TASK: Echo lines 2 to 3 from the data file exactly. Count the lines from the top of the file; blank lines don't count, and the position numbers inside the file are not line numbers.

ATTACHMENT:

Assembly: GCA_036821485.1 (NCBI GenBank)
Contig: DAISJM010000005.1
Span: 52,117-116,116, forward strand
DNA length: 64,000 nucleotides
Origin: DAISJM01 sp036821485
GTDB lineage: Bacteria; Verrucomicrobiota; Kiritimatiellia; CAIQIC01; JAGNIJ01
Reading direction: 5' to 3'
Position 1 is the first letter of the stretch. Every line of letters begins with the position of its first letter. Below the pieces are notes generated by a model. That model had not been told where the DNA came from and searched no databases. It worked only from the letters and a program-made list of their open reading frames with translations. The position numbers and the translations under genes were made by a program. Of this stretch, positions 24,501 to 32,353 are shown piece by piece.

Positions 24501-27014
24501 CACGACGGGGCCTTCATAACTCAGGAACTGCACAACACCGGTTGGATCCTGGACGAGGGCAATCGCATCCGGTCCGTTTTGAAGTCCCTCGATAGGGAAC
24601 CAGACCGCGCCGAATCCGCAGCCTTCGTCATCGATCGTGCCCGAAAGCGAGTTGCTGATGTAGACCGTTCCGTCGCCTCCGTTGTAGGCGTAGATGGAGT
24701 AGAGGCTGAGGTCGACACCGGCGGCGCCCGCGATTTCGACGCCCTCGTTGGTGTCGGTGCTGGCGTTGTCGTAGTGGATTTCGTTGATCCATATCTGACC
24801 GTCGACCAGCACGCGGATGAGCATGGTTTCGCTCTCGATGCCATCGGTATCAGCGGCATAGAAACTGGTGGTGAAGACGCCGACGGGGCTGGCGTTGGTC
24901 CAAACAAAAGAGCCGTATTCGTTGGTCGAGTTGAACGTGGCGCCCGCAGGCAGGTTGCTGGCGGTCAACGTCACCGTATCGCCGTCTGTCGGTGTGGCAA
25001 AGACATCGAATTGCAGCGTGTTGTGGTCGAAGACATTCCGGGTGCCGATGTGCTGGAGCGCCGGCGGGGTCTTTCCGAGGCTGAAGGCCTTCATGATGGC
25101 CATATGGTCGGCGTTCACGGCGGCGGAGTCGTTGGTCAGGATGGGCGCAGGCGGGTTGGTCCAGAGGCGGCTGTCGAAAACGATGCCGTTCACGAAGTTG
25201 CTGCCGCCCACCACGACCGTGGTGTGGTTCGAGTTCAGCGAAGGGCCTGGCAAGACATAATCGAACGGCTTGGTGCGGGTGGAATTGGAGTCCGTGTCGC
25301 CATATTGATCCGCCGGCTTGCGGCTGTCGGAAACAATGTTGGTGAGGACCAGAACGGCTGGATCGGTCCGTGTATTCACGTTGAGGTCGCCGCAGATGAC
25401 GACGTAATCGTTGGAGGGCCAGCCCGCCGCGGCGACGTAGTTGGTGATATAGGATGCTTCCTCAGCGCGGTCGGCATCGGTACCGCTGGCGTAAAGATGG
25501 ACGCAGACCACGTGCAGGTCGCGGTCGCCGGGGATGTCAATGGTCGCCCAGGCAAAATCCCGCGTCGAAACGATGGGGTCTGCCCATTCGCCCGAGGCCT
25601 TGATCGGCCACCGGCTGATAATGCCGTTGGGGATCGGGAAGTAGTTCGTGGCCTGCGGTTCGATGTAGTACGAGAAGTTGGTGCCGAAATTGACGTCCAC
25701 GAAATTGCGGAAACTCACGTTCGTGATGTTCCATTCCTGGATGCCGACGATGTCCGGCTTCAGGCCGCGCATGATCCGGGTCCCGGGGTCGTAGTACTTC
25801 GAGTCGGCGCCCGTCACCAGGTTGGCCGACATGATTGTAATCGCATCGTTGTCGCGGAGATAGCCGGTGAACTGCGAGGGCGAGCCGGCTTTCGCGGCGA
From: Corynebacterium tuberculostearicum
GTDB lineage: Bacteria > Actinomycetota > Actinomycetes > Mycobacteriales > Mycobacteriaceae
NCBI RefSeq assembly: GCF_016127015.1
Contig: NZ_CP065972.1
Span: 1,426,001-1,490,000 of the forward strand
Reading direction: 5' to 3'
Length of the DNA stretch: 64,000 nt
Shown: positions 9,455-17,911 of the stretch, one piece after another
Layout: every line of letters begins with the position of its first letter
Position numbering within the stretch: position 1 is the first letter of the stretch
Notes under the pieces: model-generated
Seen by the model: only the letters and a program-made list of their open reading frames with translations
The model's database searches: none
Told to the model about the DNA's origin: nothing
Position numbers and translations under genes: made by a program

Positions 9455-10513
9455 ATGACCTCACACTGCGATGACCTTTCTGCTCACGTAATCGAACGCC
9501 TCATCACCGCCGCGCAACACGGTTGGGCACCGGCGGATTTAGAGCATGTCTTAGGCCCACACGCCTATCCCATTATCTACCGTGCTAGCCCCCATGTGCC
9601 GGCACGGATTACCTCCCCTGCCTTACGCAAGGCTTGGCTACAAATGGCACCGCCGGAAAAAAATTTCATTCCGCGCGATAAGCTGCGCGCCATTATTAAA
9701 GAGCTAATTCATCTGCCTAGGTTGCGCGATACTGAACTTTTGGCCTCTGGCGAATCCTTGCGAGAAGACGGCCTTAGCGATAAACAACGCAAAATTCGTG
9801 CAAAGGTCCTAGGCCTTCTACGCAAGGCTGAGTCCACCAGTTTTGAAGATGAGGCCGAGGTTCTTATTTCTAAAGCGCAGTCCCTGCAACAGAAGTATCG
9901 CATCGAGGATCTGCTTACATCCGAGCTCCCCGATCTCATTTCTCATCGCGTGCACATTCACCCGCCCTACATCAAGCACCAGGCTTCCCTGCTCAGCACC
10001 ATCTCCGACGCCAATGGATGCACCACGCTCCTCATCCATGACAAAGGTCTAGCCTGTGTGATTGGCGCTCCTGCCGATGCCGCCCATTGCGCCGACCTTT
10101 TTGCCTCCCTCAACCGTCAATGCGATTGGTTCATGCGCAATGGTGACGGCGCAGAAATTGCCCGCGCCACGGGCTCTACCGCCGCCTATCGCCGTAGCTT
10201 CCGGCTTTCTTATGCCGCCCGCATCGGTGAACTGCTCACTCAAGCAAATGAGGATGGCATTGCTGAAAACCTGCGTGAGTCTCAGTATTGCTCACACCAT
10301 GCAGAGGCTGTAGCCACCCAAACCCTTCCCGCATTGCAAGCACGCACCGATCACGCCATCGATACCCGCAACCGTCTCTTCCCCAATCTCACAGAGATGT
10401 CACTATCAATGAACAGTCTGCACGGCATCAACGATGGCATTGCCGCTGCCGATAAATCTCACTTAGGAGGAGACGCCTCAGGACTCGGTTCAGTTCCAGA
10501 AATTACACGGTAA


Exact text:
Contig: DAISJM010000005.1
Span: 52,117-116,116, forward strand